The Biggest Threats to Successful Estate Planning

  Poor estate planning is a recipe for disaster. Look no further than Dickens’ Bleak House—or a telenovela—to witness the tragedy and melodrama inadequate estate planning can cause. While having your estate planning documents prepared is the first hurdle to overcoming these types of disasters, there are several threats that lurk around the corner that […]

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Five Surprisingly Common Planning Mistakes Baby Boomers are Making in Droves

  Baby boomers – the first generation tasked with the responsibility of planning for and funding their golden years. This generation, which includes those born between 1946 and 1964, have entered and continue to enter into retirement. As they make this financial transition into retirement, many are learning that they have made some of the […]

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How Estate Planning Can Help You Dream About Your Future

  A dream without a plan is simply a wish. Estate planning is not just about death and taxes — it puts you in the driver’s seat of your financial life, allowing you to set achievable goals. It is a great opportunity to focus on the legacy you want to leave behind for loved ones, […]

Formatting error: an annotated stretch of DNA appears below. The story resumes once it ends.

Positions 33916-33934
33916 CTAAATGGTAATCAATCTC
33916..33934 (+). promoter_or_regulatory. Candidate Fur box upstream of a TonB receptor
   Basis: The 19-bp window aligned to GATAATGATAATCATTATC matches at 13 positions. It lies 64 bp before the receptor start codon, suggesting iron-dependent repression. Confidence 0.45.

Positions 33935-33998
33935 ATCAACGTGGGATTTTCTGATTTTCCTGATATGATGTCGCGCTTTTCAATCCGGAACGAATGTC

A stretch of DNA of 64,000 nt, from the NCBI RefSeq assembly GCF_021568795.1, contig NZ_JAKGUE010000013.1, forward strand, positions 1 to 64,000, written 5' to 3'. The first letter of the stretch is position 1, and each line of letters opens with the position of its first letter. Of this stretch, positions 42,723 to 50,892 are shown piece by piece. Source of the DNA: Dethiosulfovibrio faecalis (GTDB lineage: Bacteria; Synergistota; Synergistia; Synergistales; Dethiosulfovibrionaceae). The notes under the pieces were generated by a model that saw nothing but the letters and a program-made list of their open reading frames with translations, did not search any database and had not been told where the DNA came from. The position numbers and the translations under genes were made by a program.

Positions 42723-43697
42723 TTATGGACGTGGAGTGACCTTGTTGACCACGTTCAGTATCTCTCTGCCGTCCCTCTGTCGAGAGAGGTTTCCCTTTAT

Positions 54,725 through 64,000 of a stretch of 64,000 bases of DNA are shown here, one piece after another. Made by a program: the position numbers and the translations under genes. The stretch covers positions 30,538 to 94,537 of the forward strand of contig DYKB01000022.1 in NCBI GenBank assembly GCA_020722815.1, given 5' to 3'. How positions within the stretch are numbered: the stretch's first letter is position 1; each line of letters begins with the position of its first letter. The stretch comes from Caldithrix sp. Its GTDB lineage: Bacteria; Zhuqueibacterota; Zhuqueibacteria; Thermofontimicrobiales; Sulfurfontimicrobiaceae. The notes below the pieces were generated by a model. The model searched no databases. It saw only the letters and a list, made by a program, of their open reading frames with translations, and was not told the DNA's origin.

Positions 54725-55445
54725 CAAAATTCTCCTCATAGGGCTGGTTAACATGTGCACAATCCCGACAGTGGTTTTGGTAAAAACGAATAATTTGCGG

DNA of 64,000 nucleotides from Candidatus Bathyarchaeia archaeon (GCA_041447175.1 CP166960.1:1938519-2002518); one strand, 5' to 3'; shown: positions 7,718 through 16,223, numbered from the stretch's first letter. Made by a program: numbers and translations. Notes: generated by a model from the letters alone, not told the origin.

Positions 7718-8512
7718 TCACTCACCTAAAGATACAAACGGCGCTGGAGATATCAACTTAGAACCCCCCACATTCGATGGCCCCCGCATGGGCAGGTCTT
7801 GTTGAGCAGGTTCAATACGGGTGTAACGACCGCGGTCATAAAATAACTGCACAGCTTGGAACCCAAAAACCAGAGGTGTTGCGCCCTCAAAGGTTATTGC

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What Happens to Your Student Loan Debt When You Die?

There are two issues many people prefer to avoid thinking about: death and debt. Unfortunately, both of these seems to be inevitable. Student loan debt is a part of life nowadays, particular for students obtaining advanced or professional degrees. As of 2017, the total national student debt is now over $1.4 trillion with college students […]

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What do successor trustees and executors do?

Executor’s Duties An executor, sometimes called a personal representative, is the person who is named in a will, appointed by the court, and responsible for probating the will and settling the estate. Depending on the state, an executor may work under court supervision or may use so-called “independent” administration for an unsupervised probate.

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Are Payable-On-Death Accounts Right For You?

A payable-on-death account, also called a POD account, is a common way to keep bank and investment accounts out of probate, the court-supervised process that oversees distributing a deceased person’s property. Most people want to avoid their estate going through probate because their heirs will receive the inheritance faster, privately, and at lower cost.

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